Select Page
Home 9 Breeder Education Home 9 Dobermans In Detail: 6-Coat

Dobermans In Detail: 6-Coat

Smooth-haired, short, hard, thick and close lying, invisible gray undercoat on neck permissible.

It is specifically stated that the coat is smooth-haired, short, hard thick and close lying.  Anything other than what is listed is a deviation.  Does the standard address cowlicks?  Obviously it does.  The coat should look shiny and look healthy.  It should not be thin, sparse or brittle.

Allowed Colors: Black, red, blue, and fawn (Isabella).  Markings: Rust, sharply, appearing above each eye and on muzzle, throat and forechest, on all legs and feet, and below tail.  White patch on chest, not exceeding ½ square inch, permissible.  Disqualifying Fault: Dogs not of an allowed color.

Dobermans come in four allowed colors– black, red (various shades of reddish brown), blue (bluish gray), fawn (beige).  Blue is a dilution of black and fawn is a dilution of red.  The black Doberman has the most hair per square inch, thus the thickest coat.  A fawn has the least hair per square inch, so usually the thinnest coat.  Expect the same of all colors in terms of coat and overall quality.  Many fawns tend to have lighter color hair on their heads.  They should all have dark eyes and good coats, with rust markings.  The markings are to be sharply defined — which means clearly distinguishable from the base color of the dog.  Sharply defined dark rust markings may be harder to distinguish because of less contrast between the base color and the rust, but should never be faulted!  Markings are defined as rust, not tan!  White hairs on the chest or a small white patch is permitted up to ½” square, approximately the size of a dime.  Thus, the standard states that the white patch is not a deviation unless the size is large than a dime.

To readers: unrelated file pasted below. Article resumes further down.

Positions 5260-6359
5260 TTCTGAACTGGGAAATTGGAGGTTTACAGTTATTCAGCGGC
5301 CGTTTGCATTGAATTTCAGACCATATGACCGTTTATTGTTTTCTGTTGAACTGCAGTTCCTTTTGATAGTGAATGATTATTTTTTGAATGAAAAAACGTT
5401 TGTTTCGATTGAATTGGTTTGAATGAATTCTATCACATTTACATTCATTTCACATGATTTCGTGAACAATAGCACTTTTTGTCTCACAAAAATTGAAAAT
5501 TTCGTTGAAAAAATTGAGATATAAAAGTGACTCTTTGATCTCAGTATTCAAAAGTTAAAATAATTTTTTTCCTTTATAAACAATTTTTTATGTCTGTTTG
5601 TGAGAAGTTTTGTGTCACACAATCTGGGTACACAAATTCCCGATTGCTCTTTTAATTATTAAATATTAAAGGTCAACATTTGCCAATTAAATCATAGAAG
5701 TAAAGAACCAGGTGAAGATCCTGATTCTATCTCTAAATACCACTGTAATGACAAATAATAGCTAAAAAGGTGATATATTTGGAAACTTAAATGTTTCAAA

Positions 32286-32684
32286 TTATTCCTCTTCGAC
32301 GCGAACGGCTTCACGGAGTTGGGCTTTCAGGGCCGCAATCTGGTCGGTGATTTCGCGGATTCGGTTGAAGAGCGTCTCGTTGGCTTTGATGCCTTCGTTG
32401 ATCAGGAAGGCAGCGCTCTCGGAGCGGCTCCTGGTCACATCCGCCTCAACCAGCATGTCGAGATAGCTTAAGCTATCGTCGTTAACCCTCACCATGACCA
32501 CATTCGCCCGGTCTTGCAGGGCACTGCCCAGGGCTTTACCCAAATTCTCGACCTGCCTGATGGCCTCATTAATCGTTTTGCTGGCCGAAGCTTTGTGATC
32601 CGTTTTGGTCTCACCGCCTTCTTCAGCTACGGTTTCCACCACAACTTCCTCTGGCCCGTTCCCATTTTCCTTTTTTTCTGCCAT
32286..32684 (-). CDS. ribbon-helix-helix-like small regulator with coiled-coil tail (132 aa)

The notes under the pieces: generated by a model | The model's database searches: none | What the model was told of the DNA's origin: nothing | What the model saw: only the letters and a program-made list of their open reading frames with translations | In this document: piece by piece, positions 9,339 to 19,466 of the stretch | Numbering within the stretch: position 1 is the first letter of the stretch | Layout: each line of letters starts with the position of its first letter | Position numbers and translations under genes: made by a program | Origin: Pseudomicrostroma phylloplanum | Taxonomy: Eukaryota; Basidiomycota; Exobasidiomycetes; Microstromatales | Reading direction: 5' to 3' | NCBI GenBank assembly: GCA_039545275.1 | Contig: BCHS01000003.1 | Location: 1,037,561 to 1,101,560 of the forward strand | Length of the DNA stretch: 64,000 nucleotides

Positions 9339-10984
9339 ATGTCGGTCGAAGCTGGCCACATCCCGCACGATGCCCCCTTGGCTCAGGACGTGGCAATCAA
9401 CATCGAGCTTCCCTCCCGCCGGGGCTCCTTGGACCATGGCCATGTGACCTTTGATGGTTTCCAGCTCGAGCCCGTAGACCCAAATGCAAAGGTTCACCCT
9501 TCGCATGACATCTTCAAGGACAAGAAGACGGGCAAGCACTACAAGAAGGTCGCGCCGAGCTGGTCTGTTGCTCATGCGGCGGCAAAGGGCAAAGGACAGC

Click the following links to read more articles in  the “Dobermans in Detail” series:

Size, proportion &substance


Neck Topline and Body






Conclusion: test yourself

by Linka Krukar submitted by Marj Brooks